I have two sets of 8 coins. In one set the coins weigh 30g each, in the other set the coins weigh 31g each.
Unfortunately they got mixed together in one big pile of 16 coins. I want to identify one coin. It can be from either set.
(Easy) Using a balance scale, identify a coin in four weighings.
(Hard) Identify a coin in just three weighings.
Label the coins 1  16, labeling the specific coin of interest 1.
Compare 1+2 vs 3+4. There are three possible outcomes: <, =, >
If 1+2 < 3+4 then 1 and 2 are either both light or are one heavy and one light. In this case, use the 2nd weighing to compare 1 and 2.
If 1 <= 2 then 1 is light, otherwise it's heavy
Analogously, if 1+2 > 3+4 then 1 and 2 are either both heavy or are one light and one heavy. Again, compare 1 and 2 with the 2nd weighing.
If 1 >= 2 then 1 is heavy, otherwise it's light
It's more interesting if 1+2 = 3+4. In this case as the 2nd weighing, compare 1+2+3+4 to 5+6+7+8, knowing that all four of the left coins are identical (but not whether they're light or heavy.)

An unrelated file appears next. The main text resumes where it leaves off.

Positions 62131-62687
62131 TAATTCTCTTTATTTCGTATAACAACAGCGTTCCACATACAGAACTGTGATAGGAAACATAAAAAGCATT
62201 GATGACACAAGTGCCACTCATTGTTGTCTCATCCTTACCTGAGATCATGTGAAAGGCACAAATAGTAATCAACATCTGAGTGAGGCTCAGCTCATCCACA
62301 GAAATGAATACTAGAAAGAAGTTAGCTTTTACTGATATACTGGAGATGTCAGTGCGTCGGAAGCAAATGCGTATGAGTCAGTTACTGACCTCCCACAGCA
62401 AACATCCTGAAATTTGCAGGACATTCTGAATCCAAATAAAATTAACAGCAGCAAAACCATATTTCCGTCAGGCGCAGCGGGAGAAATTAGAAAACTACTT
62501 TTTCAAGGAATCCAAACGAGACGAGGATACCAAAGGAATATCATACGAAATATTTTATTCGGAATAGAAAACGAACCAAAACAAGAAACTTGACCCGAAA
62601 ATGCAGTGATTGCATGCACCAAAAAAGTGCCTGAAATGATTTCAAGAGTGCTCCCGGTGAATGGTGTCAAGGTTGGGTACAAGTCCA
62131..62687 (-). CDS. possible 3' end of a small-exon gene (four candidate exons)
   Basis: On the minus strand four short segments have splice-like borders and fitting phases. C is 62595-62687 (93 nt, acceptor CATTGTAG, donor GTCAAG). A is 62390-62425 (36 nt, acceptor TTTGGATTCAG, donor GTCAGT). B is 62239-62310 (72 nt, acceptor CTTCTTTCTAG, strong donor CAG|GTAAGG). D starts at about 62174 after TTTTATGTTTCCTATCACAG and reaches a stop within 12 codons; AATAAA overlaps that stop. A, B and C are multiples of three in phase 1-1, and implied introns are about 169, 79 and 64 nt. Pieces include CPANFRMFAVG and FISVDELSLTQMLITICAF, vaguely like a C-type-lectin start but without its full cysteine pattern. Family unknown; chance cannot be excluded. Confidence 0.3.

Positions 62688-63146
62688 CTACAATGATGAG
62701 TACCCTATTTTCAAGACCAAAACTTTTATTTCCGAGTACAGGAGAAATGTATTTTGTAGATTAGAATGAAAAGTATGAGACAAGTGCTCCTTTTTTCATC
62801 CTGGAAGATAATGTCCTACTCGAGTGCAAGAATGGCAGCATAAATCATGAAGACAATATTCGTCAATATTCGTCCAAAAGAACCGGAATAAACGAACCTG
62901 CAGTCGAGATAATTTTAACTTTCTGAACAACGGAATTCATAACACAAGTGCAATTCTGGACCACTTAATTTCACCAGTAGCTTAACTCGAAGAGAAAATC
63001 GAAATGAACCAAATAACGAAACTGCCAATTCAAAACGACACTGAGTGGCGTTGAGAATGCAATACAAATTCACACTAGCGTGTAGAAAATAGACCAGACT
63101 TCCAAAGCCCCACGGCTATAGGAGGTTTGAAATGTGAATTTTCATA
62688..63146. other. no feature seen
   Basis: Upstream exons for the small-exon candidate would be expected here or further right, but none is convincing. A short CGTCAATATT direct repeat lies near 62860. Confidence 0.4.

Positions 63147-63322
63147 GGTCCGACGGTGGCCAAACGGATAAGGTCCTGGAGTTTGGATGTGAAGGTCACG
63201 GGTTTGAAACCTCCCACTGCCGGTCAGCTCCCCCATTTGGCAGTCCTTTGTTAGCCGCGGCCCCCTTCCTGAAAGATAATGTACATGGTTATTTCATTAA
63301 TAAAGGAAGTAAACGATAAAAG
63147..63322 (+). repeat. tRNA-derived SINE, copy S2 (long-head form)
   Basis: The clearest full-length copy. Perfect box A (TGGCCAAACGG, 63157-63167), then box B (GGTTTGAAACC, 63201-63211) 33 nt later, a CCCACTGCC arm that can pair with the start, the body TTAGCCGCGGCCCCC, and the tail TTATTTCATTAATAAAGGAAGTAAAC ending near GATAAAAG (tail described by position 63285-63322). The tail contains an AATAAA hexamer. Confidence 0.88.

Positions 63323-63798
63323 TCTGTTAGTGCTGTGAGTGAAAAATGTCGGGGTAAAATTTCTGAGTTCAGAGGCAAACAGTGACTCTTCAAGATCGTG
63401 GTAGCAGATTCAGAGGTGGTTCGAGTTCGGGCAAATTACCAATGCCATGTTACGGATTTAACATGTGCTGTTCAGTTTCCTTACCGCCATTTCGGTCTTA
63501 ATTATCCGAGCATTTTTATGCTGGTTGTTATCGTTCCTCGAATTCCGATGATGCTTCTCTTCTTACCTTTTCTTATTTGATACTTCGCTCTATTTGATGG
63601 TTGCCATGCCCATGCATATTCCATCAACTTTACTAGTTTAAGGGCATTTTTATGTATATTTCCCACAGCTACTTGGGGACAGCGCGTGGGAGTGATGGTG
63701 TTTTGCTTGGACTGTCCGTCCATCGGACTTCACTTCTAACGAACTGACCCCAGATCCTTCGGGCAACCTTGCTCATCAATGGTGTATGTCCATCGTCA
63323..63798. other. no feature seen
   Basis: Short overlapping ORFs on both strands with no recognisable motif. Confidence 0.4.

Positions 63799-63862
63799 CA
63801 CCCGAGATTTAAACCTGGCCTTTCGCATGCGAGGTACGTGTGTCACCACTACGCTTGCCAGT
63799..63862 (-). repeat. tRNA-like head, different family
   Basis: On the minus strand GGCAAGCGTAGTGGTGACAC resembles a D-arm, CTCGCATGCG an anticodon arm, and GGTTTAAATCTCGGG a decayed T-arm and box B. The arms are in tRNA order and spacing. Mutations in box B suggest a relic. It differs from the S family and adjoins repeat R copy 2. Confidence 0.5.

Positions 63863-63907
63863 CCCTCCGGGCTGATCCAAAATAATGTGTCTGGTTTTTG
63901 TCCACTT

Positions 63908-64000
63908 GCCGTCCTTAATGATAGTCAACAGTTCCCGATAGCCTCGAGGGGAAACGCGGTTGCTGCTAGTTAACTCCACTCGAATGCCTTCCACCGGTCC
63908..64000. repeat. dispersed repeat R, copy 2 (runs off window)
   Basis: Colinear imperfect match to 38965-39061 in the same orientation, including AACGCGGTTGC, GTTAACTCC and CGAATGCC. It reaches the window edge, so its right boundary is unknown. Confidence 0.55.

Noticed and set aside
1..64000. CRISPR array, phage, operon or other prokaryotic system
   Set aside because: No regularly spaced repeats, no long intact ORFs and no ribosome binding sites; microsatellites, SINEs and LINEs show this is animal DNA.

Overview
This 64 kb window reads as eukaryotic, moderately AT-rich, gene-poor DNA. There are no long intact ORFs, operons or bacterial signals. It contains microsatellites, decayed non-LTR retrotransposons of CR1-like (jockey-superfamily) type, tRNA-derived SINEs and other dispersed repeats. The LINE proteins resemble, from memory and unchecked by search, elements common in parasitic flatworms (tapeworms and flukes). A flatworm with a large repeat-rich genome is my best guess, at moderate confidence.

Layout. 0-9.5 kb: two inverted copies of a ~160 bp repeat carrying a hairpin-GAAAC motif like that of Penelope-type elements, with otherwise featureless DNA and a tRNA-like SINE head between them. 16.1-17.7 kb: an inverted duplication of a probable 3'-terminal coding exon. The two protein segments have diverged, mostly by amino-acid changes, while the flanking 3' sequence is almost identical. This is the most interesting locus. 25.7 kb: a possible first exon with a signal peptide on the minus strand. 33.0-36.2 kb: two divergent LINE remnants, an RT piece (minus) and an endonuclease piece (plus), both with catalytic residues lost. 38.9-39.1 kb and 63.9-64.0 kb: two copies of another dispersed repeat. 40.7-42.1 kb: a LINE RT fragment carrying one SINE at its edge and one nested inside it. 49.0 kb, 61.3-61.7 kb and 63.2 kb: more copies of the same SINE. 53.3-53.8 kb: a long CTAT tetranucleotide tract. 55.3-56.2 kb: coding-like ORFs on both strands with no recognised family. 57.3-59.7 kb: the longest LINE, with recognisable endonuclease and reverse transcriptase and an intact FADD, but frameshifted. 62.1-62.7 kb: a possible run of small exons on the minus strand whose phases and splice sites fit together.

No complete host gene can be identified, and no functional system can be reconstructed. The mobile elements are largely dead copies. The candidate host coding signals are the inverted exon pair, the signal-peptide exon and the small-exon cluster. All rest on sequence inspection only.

There are still three possible outcomes.
If 1+2+3+4 < 5+6+7+8 then 14 must all be light and so 1 is light.
If 1+2+3+4 > 5+6+7+8 then 14 must all be heavy and so 1 is heavy.
If 1+2+3+4 = 5+6+7+8 then they're all identical, and we need that third weighing. Compare 18 to 916.
In this case, they *can't* be equal because one side is all light and the other side is all heavy. If 18 is the light side, 1 is light, otherwise it's heavy.
So, two weighings are sufficient unless you get unlucky and manage to pick all 8 of the same coin, but the third weighing is still there to provide the final piece of information to answer the question.

Posted by Paul
on 20151230 12:08:39